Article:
Many GPs however have opted out of the exemption for various reasons, none the least of which is to avoid having to file the annual reports. A GP may opt out of reporting under Article 63 and continue to manage assets for Japanese investors without a requisite fund management license provided the fund meets certain criteria:

  1. the fund only accepts up to nine LPs from Japan, all of whom must be professional investors (QIIs);
  2. that no more than one-third of the fund’s total assets come from investors in Japan; and
  3. that the fund engages a registered Type-2 FIBO like Teneo Partners to market to and solicit Japanese LPs.

We should point out that the limitation on the number of LP’s from Japan and the criteria for exemption are on a per fund basis, not a total across all of the funds run by the asset manager.


Preqin Interview with Stanley Howard – June 2019

The recent equity market volatility and the prevailing minimal-to-negative interest rates have made it increasingly difficult for the Japan-based institutional investor to navigate the markets and achieve their desired returns. One point of constant concern is how they can avoid future potential drawdowns in Japanese Government Bonds (JGBs) and create stable income in their portfolios. Among the JGBs issued as of the end of 2018, JPY 109tn is scheduled to mature over the course of the coming fiscal year and investors in these bonds are seeking substitute investment strategies to what traditionally had been a roll-and-hold approach to their JGB exposure. Although they are currently finding it difficult to decide with conviction which assets to invest in, many investors view increasing their allocations to offshore assets as unavoidable. Moreover, it is clear that they are committed to expanding their exposure to alternative assets, particularly those in the areas such as credit, infrastructure and real estate that can provide a relatively stable and consistent yield. While US assets are still the dominant choice, euro-denominated assets are growing in popularity due to the relative affordability of the hedging costs between the euro and the yen.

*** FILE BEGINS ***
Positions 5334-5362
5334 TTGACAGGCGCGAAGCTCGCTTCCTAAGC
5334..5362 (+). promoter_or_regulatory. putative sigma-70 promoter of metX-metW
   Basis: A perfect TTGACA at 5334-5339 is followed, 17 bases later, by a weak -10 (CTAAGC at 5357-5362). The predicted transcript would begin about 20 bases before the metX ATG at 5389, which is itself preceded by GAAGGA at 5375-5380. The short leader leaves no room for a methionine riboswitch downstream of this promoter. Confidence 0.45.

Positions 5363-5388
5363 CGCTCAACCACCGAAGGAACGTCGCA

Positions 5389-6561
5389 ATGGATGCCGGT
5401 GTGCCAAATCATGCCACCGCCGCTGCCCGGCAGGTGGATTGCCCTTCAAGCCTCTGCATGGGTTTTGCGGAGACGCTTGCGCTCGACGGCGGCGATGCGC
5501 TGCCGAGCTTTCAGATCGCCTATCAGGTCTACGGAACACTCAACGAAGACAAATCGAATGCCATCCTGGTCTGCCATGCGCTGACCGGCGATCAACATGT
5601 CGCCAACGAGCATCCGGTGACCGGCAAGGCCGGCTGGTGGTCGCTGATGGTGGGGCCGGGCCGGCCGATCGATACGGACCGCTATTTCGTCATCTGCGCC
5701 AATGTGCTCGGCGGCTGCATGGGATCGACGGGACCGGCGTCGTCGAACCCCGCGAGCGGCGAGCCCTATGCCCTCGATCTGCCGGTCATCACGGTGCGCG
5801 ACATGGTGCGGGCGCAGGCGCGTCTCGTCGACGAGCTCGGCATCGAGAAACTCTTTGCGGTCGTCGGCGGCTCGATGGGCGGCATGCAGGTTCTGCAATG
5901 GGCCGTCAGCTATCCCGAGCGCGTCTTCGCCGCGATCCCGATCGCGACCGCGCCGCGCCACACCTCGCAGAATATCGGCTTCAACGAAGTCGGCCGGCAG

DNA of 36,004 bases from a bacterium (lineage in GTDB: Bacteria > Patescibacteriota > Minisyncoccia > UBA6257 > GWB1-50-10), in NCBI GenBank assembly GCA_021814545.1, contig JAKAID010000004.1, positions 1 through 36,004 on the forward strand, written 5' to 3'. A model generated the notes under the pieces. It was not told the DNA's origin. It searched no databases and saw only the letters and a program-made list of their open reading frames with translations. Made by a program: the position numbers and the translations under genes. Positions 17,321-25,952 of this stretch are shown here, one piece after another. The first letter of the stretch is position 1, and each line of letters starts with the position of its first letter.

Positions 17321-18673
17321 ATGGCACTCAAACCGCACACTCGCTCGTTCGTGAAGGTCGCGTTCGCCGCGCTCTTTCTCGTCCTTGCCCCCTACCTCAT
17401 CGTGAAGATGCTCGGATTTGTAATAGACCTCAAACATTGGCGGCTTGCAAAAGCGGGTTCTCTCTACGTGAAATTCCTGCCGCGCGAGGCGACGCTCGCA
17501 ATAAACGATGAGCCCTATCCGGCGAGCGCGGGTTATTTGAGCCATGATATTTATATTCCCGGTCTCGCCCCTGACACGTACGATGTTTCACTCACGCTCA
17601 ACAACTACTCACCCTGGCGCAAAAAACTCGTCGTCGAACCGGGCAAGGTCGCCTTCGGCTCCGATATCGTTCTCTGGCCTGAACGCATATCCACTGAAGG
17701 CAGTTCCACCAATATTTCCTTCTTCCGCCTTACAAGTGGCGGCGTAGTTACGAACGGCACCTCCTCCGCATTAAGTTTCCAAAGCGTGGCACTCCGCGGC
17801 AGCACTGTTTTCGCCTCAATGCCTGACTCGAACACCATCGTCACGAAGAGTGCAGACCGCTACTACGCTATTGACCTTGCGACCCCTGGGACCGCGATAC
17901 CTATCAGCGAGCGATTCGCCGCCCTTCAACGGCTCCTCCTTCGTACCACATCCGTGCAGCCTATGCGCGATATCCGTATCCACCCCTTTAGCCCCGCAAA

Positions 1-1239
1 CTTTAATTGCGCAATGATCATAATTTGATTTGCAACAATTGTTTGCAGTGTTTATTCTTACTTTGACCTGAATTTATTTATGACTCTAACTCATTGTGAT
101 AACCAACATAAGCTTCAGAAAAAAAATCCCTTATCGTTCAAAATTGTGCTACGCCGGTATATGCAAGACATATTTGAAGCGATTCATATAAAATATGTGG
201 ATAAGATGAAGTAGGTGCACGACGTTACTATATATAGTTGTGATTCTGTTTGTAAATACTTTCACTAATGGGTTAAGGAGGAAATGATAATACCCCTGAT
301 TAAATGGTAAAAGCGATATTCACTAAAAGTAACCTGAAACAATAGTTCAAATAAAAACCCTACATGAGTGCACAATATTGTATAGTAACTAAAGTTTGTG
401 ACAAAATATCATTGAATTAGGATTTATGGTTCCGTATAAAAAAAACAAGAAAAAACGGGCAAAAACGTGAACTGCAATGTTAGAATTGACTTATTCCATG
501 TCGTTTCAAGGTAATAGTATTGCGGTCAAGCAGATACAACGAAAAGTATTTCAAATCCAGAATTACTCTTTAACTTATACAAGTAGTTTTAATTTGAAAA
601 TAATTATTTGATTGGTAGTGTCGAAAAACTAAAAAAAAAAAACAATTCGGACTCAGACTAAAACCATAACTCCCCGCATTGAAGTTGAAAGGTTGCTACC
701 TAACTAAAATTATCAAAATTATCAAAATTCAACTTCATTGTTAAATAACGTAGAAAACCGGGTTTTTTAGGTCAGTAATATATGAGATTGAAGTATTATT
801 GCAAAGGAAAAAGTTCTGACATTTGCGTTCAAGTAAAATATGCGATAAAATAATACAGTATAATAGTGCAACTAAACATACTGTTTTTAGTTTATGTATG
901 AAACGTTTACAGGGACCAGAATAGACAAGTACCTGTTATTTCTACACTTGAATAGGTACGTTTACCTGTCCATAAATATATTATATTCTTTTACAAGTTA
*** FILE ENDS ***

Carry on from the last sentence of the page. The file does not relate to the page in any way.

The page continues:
As we look at the investor landscape in Japan, we typically segment the institutional investor market into the following categories, each requiring unique access routes and approaches: insurance companies, large-scale commercial and specialized banks, trust banks, mid-size banks, regional banks, asset management companies and pension funds.

Asset managers seeking to access these investors need to be aware of the regulatory environment as it relates to solicitation activities and the placement of their funds in Japan. There are two fundamental elements to the regulations concerning the distribution and marketing of funds, each addressed within the Financial Instruments and Exchange Law (FIEA). The first relates to the form of fund registration. The second relates to the licences required for securities solicitation and placement.

Any privately placed fund that is organized as either a corporate form that issues shares to investors or as a unit trust form that issues units to investors must be registered through a notification process with the Financial Services Agency (FSA) through the local branch, which in Tokyo is the Kanto Finance Bureau (KFB). Private placements are divided into three general types.

The first is the Professional Private Placement which restricts fund solicitation to professional investors only. This is frequently referred to as the Qualified Institutional Investor (QII) registration. With a Professional Private Placement, there are no subsequent reporting requirements beyond the initial notification.

The second is the General plus Professional Private Placement which allows the solicitation of all professional investors as well as a limited number of non-professional investors. In this case a fund may only be offered to up to 49 non-professional investors on a rolling six-month basis. Moreover, because this type of private placement may include non-professional investors, the FSA requires that the asset manager file an annual fund report from the year following the initial notification.